Courtesy of

Courtesy of

Alumnus and former U.S. Special Envoy to Afghanistan and Pakistan Marc Grossman visited campus this past Friday to speak to students at the global studies department about his 30-year career with the U.S. Foreign Service.

As a former diplomat and government official, Grossman also worked as the U.S. Ambassador to Turkey, the Assistant Secretary of State for European Affairs and the Under Secretary of State for Political Affairs, which is the State Department’s third ranking official. As Under Secretary, Grossman assembled diplomatic support for the U.S. after the September 11 attacks, and as U.S. Special Representative for Afghanistan and Pakistan he supported the Afghan peace process and worked to improve U.S.-Pakistan relations.

Grossman, who was born in Los Angeles, received a degree in political science from UCSB, and said one of his professors saw his potential after two years at the university.

“He arranged for me to go on the Education Abroad Program,” Grossman said. “I’d never left the state of California before, and hours later we landed in London.”

Grossman then got his master’s degree in international relations at the London School of Economics and Political Science before returning to Santa Barbara. Grossman said after returning and working in Santa Barbara for several years, he sought a career that would cater to his passion.

“I came back to Santa Barbara, where I worked for three years — a year in politics and a couple years selling things door to door, which turned out to be great experience,” Grossman said. “One day I said to myself, I have got to find a profession that is going to pay me to live abroad and be curious about how other people live.”

According to Grossman, he passed the Foreign Service exam at UCSB, then the oral exam at the Federal Building in Los Angeles, and in March of 1976 joined the Foreign Service and moved to the East Coast.

Grossman said one of his biggest accomplishments during his time in the Foreign Service was working to dissuade the Turkish government from using torture when handling prisoners.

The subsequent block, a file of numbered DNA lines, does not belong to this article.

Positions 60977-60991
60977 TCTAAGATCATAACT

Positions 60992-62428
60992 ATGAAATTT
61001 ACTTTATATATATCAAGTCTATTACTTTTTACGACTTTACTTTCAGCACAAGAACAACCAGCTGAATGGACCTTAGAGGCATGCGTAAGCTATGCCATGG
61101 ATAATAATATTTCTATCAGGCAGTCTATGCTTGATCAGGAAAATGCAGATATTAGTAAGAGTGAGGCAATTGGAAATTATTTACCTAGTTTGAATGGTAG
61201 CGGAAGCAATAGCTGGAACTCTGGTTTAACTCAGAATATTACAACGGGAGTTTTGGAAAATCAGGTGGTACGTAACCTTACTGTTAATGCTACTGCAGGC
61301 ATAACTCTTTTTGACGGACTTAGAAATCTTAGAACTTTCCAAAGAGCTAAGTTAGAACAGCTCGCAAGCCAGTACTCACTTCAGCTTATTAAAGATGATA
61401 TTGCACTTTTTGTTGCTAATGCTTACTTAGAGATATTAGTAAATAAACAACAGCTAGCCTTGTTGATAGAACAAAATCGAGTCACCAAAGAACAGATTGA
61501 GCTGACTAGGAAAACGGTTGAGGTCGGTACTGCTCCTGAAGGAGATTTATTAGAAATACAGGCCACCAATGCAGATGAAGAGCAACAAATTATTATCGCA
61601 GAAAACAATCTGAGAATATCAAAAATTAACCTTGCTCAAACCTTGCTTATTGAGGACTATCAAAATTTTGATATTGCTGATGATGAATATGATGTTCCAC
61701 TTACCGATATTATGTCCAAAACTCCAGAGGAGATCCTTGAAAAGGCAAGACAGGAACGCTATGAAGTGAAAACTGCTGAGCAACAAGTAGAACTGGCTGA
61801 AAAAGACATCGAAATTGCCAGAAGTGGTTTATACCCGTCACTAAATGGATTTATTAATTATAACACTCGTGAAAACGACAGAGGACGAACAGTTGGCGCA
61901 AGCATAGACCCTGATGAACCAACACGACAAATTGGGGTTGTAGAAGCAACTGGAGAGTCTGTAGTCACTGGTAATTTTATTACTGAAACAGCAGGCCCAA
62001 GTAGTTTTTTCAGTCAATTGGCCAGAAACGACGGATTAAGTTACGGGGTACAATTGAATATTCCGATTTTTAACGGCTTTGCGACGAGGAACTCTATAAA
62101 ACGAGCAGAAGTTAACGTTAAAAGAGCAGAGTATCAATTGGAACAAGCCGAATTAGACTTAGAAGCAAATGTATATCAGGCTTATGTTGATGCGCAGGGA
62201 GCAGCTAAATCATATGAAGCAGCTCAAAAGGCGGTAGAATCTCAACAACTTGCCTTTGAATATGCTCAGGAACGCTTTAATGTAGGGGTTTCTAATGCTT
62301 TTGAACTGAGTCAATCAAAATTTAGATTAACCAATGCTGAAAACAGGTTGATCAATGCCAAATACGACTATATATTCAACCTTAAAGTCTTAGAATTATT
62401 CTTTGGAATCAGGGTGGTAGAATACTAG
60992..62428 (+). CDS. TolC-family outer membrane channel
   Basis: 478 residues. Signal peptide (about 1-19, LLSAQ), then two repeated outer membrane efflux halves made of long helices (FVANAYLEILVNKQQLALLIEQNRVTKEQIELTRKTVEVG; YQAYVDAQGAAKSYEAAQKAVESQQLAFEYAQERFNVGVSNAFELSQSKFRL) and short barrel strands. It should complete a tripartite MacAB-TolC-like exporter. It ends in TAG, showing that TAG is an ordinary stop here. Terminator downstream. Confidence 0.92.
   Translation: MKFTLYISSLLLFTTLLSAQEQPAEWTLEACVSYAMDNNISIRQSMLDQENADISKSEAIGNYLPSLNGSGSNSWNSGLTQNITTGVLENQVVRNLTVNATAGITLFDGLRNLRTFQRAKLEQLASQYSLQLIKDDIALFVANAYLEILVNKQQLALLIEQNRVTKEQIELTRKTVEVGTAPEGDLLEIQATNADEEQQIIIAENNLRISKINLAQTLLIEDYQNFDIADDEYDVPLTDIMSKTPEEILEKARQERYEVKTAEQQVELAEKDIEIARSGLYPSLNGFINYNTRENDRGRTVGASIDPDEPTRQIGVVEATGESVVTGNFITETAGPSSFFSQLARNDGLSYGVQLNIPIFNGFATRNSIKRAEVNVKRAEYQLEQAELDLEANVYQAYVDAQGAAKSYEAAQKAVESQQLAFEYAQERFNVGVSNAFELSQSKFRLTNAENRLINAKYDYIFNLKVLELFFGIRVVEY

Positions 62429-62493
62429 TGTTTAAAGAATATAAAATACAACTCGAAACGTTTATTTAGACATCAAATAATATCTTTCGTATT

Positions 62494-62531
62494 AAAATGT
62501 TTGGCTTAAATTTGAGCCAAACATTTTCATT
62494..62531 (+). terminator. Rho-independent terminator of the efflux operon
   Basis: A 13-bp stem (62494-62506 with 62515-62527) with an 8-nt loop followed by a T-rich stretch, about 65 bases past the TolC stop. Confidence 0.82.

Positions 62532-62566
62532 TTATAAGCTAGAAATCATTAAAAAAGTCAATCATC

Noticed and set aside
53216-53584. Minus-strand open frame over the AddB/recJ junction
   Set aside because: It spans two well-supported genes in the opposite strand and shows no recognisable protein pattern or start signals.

“We were able to convince Turks that this kind of abuse — the systematic abuse of people — was just wrong,” Grossman said.

According to Grossman, diplomacy is always changing, and he is excited to see college students majoring in fields like global studies and considering international careers.

“The world is changing so fast, and these interactions are changing so fast,” Grossman said. “I teach to a lot of brand new American diplomats, and I envy them. They are really going to lead our engagement in the world for a very long time to come.”

Grossman said students today are lucky to have more opportunities in the international field than he had when he started his career.

“If you wanted to live that kind of life, diplomacy was basically the only way to do it,” Grossman said. “The choices that you all now have with non-governmental organizations, with charities, with multilateral organizations, with businesses, with more ways that people are today employed abroad, are very exciting prospects.”

Grossman also said he hopes some students will consider a career in diplomacy for the United States.

“I hope you really will consider representing the United States,” Grossman said. “There’s no substitute for working in an office where you have the American flag flying.”

Global Studies Professor Eve Darian-Smith said Grossman gave students insight into a career path many global studies students are considering to pursue.

“The visit from former Ambassador Marc Grossman was very exciting and granted our Global Studies students a glimpse into the life of a leading diplomat working at the frontlines of U.S. foreign policy in extremely difficult political contexts,” Darian-Smith said.

Third-year global studies and psychology double major Edixon Puglisi said it is important that those who are “experts of their craft” convey their experiences to students.

“It is very important to pass down to new generations the keys to success in each field of study, as well as the experiences of success and failure in each field, in such a way so that we may learn from our mistakes and become more efficient and effective individuals in society,” Puglisi said.”

Fourth-year global studies major Harrison Marshall said listening Grossman’s talk actually helped him finalize his decision to apply to work for the U.S.

“For me personally it gave me a lot of perspective on what I want to be pursuing with my life,” Marshall said. “Because of the visit I’m most definitely going to be applying for the State, which is something I had only considered before.”

According to Darian-Smith, the Q&A session following Grossman’s talk gave many students insight into the nuances of a career in foreign diplomacy.

“It was a unique opportunity for students to ask the Ambassador direct questions, which he answered with candor, grace and humor,” Darian-Smith said. “Students’ minds were opened up to the contradictions and unpredictability of navigating foreign relations across different cultures, religions and worldviews, and the visit provided an invaluable ‘real-life’ teaching moment.”